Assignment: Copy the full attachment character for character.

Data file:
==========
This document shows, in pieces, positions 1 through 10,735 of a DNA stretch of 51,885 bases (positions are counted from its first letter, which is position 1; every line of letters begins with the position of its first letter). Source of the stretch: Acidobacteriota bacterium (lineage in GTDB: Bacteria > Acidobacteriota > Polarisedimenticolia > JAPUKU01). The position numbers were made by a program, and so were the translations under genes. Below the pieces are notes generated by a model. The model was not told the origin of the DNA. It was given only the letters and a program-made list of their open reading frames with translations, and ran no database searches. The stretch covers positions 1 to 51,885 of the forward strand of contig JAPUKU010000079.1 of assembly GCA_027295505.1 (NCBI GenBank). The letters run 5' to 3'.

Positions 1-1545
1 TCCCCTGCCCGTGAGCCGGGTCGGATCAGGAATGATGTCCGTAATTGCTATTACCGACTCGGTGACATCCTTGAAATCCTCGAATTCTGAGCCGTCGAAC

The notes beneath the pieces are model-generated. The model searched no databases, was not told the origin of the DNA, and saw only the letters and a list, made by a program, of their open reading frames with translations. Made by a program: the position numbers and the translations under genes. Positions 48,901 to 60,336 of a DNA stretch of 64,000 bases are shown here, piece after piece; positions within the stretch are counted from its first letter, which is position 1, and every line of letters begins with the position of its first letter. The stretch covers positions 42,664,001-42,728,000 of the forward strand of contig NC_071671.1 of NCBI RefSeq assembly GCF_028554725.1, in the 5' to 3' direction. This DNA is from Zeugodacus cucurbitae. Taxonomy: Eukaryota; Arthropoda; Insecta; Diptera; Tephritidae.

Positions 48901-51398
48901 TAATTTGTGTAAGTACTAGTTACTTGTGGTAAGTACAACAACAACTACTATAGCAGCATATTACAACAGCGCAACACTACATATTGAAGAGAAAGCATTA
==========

This document shows, in pieces, positions 1 through 10,735 of a DNA stretch of 51,885 bases (positions are counted from its first letter, which is position 1; every line of letters begins with the position of its first letter). Source of the stretch: Acidobacteriota bacterium (lineage in GTDB: Bacteria > Acidobacteriota > Polarisedimenticolia > JAPUKU01). The position numbers were made by a program, and so were the translations under genes. Below the pieces are notes generated by a model. The model was not told the origin of the DNA. It was given only the letters and a program-made list of their open reading frames with translations, and ran no database searches. The stretch covers positions 1 to 51,885 of the forward strand of contig JAPUKU010000079.1 of assembly GCA_027295505.1 (NCBI GenBank). The letters run 5' to 3'.

Positions 1-1545
1 TCCCCTGCCCGTGAGCCGGGTCGGATCAGGAATGATGTCCGTAATTGCTATTACCGACTCGGTGACATCCTTGAAATCCTCGAATTCTGAGCCGTCGAAC

The notes beneath the pieces are model-generated. The model searched no databases, was not told the origin of the DNA, and saw only the letters and a list, made by a program, of their open reading frames with translations. Made by a program: the position numbers and the translations under genes. Positions 48,901 to 60,336 of a DNA stretch of 64,000 bases are shown here, piece after piece; positions within the stretch are counted from its first letter, which is position 1, and every line of letters begins with the position of its first letter. The stretch covers positions 42,664,001-42,728,000 of the forward strand of contig NC_071671.1 of NCBI RefSeq assembly GCF_028554725.1, in the 5' to 3' direction. This DNA is from Zeugodacus cucurbitae. Taxonomy: Eukaryota; Arthropoda; Insecta; Diptera; Tephritidae.

Positions 48901-51398
48901 TAATTTGTGTAAGTACTAGTTACTTGTGGTAAGTACAACAACAACTACTATAGCAGCATATTACAACAGCGCAACACTACATATTGAAGAGAAAGCATTA